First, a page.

There are two unwritten rules on public transport: don’t talk and don’t make eye contact.
Everyone has a scare-story about the results of opening up and talking to strangers.
There’s the one about the guy who treats a polite hello as permission to spew out his whole life-story or the woman who looks personally offended and turns her back.
Especially when commuting with others on public transport, it often seems to safer to stay in your bubble of solitude.
Are we right to be quite so wary, though?
According to a new study by shunning the company of strangers we could be missing out on a vital little lift to our day (Epley & Schroeder, 2014).
Across nine separate experiments, researchers at the University of Chicago Booth School of Business, asked ordinary commuters on public transport to either:
- do their commute as normal,
- make an effort to talk to a stranger,
- or sit in solitude.
Despite predicting that talking to strangers would be the least pleasant experience, when commuters were asked afterwards, it actually turned out to be the most pleasant experience.
One of the study’s authors, Professor Nicholas Epley, explained:
“Connecting with strangers on a train may not bring the same long-term benefits as connecting with friends, but commuters on a train into downtown Chicago reported a significantly more positive commute when they connected with a stranger than when they sat in solitude.”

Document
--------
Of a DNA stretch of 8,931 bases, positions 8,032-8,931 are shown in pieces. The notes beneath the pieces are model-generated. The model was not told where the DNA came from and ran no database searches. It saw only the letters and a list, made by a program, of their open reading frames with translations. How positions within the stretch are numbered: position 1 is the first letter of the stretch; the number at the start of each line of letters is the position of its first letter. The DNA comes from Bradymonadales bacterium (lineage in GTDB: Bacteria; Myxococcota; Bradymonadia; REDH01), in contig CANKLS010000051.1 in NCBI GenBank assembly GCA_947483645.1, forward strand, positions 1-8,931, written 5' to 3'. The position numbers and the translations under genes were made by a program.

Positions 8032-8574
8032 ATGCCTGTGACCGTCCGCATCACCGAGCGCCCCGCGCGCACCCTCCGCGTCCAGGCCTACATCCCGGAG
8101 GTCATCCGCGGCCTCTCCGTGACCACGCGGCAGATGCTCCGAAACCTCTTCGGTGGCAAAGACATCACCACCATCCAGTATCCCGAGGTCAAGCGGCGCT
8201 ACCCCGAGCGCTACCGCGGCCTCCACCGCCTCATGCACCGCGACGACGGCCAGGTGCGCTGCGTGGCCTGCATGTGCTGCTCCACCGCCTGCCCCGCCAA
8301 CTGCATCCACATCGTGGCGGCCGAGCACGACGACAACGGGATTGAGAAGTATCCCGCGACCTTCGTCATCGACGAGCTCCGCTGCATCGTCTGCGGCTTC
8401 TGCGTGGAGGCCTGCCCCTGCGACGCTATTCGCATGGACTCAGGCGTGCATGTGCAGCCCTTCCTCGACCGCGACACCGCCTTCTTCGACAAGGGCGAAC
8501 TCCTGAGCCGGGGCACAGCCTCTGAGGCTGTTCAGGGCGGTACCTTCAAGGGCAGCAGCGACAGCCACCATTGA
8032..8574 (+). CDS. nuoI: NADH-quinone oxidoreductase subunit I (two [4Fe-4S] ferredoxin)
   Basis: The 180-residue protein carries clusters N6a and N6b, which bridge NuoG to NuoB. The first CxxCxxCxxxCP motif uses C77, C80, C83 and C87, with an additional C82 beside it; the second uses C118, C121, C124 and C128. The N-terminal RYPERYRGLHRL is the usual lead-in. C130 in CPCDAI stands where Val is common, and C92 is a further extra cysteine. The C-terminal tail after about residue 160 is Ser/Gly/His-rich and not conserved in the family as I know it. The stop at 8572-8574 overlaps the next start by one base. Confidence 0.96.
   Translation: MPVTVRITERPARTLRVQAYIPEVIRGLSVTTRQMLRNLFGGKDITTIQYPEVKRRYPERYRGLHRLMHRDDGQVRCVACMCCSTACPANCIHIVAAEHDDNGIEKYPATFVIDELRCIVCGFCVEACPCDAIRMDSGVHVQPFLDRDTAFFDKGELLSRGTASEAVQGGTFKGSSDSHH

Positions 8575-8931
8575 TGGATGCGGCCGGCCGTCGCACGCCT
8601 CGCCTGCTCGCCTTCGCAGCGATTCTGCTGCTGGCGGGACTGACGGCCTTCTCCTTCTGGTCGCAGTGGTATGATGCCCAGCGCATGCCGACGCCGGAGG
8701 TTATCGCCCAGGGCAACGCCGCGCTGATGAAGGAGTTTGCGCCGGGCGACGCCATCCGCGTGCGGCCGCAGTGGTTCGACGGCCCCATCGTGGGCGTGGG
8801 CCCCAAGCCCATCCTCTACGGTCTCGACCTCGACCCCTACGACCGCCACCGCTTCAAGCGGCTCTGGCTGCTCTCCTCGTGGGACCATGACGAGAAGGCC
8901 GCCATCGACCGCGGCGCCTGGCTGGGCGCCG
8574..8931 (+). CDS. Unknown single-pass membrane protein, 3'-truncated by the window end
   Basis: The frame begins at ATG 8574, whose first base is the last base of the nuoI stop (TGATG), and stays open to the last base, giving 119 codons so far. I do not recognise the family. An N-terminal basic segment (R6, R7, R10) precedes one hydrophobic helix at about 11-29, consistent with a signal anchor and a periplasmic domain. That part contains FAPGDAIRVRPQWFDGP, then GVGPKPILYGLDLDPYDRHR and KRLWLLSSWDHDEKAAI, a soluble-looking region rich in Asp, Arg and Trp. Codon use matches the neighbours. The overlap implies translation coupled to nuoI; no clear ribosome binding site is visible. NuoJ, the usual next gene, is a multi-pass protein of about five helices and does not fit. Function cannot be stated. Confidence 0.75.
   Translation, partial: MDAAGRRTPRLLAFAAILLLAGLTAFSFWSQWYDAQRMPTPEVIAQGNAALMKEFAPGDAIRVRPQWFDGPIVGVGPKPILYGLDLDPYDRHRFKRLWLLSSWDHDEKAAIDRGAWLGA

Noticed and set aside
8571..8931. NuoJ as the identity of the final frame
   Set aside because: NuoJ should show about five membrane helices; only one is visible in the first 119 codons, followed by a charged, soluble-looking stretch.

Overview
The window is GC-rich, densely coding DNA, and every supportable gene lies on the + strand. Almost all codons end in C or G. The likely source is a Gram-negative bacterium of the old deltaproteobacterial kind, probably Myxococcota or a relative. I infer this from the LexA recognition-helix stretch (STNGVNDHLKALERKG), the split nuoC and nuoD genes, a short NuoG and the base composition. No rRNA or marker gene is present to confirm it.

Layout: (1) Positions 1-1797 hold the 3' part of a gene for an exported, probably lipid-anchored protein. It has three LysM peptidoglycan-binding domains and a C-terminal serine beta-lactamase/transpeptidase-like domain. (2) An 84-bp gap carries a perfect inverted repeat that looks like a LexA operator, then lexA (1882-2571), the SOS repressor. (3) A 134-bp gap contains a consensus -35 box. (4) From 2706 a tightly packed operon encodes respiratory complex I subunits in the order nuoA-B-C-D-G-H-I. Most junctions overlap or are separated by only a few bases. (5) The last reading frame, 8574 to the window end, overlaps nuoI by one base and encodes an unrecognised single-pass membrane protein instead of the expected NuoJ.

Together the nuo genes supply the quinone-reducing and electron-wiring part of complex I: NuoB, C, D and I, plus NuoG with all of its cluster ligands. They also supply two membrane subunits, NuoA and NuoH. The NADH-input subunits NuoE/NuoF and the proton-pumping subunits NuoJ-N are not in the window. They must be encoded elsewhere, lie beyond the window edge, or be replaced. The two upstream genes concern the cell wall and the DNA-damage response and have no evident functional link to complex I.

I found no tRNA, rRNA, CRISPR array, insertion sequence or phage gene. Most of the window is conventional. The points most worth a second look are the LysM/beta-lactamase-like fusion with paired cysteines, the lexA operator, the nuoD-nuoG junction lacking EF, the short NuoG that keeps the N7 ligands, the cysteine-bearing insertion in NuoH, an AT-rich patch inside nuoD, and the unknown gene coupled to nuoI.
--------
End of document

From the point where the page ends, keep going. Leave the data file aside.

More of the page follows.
The fact that this was the opposite of what they expected is fascinating. Epley continued:
“This misunderstanding is particularly unfortunate for a person’s well-being given that commuting is consistently reported to be one of the least pleasant experiences in the average person’s day.
This experiment suggests that a surprising antidote for an otherwise unpleasant experience could be sitting very close by.”
Why it’s good for you to be civil
The authors conclude by saying:
“Being civil toward distant others or random strangers is typically believed to benefit others—society at large or those who are befriended.
The results of our experiments, however, join a growing body of research suggesting positive consequences of prosociality for oneself.
Whether it is spending money on others versus oneself, behaving equitably rather than selfishly, or expressing gratitude versus disdain, prosociality seems not only to benefit others but also to benefit oneself.
On an increasingly crowded planet, misunderstanding the benefits of social engagement could be increasingly problematic.
At least in this respect, the hedonist who seeks happiness and the idealist who seeks civility should choose the same path.” (Epley & Schroeder, 2014).
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